Animals are urbanized. We are not talking here about dogs or cats, but about wild species. Of course, they are not about insects, birds or rodents either – they have been city dwellers for a long time. It is rather a matter of wild boars, deer, weasels, snakes and even cougars, elephants, bears, monkeys, yes wolves. Real wildlife. Animals that nurture as much wonder as fear that haunt imagination as mythical stories. Their presence, as sudden as it is surprising, forces people to revise their security, to descend from Olympus. The city that was formed by separating itself from nature, from the wild, from the animal, must learn to live with it again. But how?
Could the city really become a Noah’s Ark, as you claim in your book “Zoocities”? How do you see the future of the beast in the city?
The experience of confinement has allowed us to perceive wild animals in places where we did not expect to find them. It was like revealing the nature of the city that we usually think has no citizenship. Hence a sense of pleasant surprise, which the media strongly relayed. Wondering about ducks strolling on the Comédie-Française forecourt in Paris as they usually paddle a stone’s throw away in the Seine, next to Île Saint-Louis, testifies to a kind of breathing in front of a restrictive and very high standardized urban world.
As for the question of knowing whether there will be more and more wild animals in the cities, it is clear that the massive destruction of the natural environments around the city centers, which is constantly expanding, is forcing the animals to seek refuge there. For example, kangaroos in Australia, which struggle to find grass in the bush, come into town to eat. But there is also the fact that humans, also driven out of their natural environment, in the urban areas where they accumulate, form unhealthy habitats from which many animals do their business. It should be remembered that about 2.5 billion people currently live in slums. When water stagnates, waste piles up, open landfills pile up, rats, mosquitoes, certain monkeys or gulls integrate humans into their new ecosystem and multiply.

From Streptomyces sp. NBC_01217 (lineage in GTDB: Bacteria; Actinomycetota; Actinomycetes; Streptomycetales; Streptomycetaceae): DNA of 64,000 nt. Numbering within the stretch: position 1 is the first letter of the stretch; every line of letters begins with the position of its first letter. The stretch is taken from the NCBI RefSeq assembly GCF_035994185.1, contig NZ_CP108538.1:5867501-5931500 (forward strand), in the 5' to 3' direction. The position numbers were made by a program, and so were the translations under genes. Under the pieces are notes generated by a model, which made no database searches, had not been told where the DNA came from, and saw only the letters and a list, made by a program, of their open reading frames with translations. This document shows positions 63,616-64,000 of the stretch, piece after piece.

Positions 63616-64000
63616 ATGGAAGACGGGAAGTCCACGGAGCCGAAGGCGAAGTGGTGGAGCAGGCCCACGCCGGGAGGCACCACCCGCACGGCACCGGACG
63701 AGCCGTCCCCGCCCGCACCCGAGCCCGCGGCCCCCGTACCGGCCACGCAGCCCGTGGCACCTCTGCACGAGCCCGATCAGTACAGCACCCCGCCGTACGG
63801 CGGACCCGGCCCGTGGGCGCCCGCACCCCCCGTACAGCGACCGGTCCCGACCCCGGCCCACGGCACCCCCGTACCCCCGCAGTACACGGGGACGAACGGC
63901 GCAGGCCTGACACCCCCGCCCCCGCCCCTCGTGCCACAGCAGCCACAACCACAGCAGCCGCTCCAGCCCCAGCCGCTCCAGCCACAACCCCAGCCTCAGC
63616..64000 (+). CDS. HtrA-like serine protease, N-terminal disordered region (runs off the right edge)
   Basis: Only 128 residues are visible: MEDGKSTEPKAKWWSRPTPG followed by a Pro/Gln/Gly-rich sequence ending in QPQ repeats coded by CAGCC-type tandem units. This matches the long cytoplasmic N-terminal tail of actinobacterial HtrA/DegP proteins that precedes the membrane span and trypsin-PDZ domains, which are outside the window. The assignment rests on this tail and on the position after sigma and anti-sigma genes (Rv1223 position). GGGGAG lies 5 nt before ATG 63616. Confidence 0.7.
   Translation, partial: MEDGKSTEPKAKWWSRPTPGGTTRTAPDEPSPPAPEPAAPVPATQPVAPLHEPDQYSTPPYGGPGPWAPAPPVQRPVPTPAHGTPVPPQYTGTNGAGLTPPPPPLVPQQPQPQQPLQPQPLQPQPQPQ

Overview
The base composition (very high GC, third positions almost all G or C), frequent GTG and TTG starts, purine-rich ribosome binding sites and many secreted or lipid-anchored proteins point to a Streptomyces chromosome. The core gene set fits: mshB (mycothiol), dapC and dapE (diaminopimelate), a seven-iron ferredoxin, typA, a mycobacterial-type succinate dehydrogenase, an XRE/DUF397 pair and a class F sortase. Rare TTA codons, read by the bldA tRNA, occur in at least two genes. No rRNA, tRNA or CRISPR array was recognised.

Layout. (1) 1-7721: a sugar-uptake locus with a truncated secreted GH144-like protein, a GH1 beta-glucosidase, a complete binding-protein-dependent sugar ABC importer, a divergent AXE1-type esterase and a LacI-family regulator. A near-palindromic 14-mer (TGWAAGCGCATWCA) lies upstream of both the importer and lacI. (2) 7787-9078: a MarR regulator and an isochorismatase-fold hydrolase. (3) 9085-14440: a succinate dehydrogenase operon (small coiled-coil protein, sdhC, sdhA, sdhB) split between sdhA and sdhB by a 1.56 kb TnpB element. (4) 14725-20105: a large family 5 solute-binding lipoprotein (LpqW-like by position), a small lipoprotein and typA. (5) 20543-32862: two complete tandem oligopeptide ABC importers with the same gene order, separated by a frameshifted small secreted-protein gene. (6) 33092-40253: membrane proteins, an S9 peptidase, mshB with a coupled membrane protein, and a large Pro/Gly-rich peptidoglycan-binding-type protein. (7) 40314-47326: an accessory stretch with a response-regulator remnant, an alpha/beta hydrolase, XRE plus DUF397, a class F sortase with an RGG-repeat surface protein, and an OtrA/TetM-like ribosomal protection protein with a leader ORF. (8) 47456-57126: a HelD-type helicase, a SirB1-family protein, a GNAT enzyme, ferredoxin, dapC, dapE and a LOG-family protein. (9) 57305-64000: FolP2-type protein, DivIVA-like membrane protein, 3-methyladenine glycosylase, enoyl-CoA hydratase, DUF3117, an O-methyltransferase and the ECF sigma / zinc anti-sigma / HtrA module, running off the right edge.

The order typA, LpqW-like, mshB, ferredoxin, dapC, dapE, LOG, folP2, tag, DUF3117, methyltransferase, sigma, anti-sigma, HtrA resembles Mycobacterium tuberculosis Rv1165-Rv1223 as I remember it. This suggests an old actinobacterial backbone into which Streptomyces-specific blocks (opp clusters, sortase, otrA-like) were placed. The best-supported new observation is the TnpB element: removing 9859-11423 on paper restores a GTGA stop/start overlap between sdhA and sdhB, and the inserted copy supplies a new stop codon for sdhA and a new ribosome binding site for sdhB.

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With the ecological transformation, is it conceivable that wild animals return even more to urban areas?
Yes and no. On the one hand, one can imagine a major turnaround with denatured natural areas and certain “green” urban areas, organic, where water and food, and therefore wild animals, abound. The pollution of an urban waterway is conducive to the return of many species. On the other hand, the more the cities are “ecological”, that is, independent in terms of energy, materials, food, etc., the less they will impose the use, even the colonization, of the landscape. , the more natural environments they are. preserved, the more animals will be able to stay or return there.
At present, cities produce almost nothing of what they consume and dispose of all their waste outside. The development of cities towards forms of self-sufficiency is crucial for the ecological turn that it is urgent to take today. It is with the city, not with the rural areas, that it is advisable to start: to establish mixed and flexible forms of complementarity, card supply and recycling circuits, promote recycling of materials, plant fruit trees and create common gardens where possible, etc. This would then transform the city into a city.
What makes them different?
I suggested this vocabulary to distinguish between the historically “fortified” city – as a Tower of Babel that cuts itself off from the sensory world and leaves the earth to elevate humanity to the sky of the purest spirituality – and the city understood as an independent and multi – artssamfund.
As Aristotle has already explained, the city is the place of plurality, freedom of action and independence.
The city protects against enemies and animals, therefore against nature and against so-called “savages”, whose behavior would always be unpredictable and potentially frightening. If we are now willing to connect “wild” with the part of the unexpected, of the unprogrammed, of the irreducible to the environment that exists in every living being, including ourselves, we imagine that urban planning intended the rise of Civilization with large C is followed by sclerosing, standardizing and draconian effects.
On the contrary, as Aristotle has already explained, the city is the place of plurality, freedom of action and independence. It is neither centered nor geometric nor drawn from the uses of local residents, but on the contrary several and is likely to be requalified by these uses. The city is ideally suspended in time, while the city is dynamic, changing and imbued with history. One can imagine the multi-centered, consisting of housing units that are both connected and individualized, as a set of urban villages that the artist and urban planner Yona Friedman advocates.
To think in terms, not in city, but in city, is also to make room for aliens as well as for other living beings. As biologist and sociologist Sir Patrick Geddes thought, the city is evolutionary and adaptive. As the need arises, it changes. It therefore constitutes a complete ecosystem.
So when we say bring nature back to the city, it can also refer to the world of animals.